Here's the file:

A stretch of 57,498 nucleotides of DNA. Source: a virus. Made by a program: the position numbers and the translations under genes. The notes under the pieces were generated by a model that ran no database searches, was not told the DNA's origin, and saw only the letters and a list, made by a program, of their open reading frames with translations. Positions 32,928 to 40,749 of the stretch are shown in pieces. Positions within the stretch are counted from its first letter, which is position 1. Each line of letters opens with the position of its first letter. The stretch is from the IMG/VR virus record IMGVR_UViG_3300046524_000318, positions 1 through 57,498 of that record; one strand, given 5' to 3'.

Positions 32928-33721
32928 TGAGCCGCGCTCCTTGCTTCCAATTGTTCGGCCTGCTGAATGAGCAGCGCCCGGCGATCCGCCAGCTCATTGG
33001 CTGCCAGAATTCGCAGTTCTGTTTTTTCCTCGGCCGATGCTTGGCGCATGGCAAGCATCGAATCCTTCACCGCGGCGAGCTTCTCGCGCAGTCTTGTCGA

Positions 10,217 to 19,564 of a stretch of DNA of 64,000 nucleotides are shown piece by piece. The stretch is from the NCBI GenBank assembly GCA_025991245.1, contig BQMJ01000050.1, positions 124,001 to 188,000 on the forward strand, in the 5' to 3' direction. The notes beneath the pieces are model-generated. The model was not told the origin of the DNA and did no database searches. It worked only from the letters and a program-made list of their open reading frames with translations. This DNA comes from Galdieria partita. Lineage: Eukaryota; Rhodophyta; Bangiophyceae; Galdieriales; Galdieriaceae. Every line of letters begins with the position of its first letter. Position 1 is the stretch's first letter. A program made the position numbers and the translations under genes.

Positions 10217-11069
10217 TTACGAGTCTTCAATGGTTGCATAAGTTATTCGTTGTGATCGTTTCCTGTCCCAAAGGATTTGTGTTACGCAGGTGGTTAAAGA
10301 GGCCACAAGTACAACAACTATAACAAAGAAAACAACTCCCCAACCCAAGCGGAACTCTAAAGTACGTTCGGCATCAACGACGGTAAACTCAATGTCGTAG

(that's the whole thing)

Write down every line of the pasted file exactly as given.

A stretch of 57,498 nucleotides of DNA. Source: a virus. Made by a program: the position numbers and the translations under genes. The notes under the pieces were generated by a model that ran no database searches, was not told the DNA's origin, and saw only the letters and a list, made by a program, of their open reading frames with translations. Positions 32,928 to 40,749 of the stretch are shown in pieces. Positions within the stretch are counted from its first letter, which is position 1. Each line of letters opens with the position of its first letter. The stretch is from the IMG/VR virus record IMGVR_UViG_3300046524_000318, positions 1 through 57,498 of that record; one strand, given 5' to 3'.

Positions 32928-33721
32928 TGAGCCGCGCTCCTTGCTTCCAATTGTTCGGCCTGCTGAATGAGCAGCGCCCGGCGATCCGCCAGCTCATTGG
33001 CTGCCAGAATTCGCAGTTCTGTTTTTTCCTCGGCCGATGCTTGGCGCATGGCAAGCATCGAATCCTTCACCGCGGCGAGCTTCTCGCGCAGTCTTGTCGA

Positions 10,217 to 19,564 of a stretch of DNA of 64,000 nucleotides are shown piece by piece. The stretch is from the NCBI GenBank assembly GCA_025991245.1, contig BQMJ01000050.1, positions 124,001 to 188,000 on the forward strand, in the 5' to 3' direction. The notes beneath the pieces are model-generated. The model was not told the origin of the DNA and did no database searches. It worked only from the letters and a program-made list of their open reading frames with translations. This DNA comes from Galdieria partita. Lineage: Eukaryota; Rhodophyta; Bangiophyceae; Galdieriales; Galdieriaceae. Every line of letters begins with the position of its first letter. Position 1 is the stretch's first letter. A program made the position numbers and the translations under genes.

Positions 10217-11069
10217 TTACGAGTCTTCAATGGTTGCATAAGTTATTCGTTGTGATCGTTTCCTGTCCCAAAGGATTTGTGTTACGCAGGTGGTTAAAGA
10301 GGCCACAAGTACAACAACTATAACAAAGAAAACAACTCCCCAACCCAAGCGGAACTCTAAAGTACGTTCGGCATCAACGACGGTAAACTCAATGTCGTAG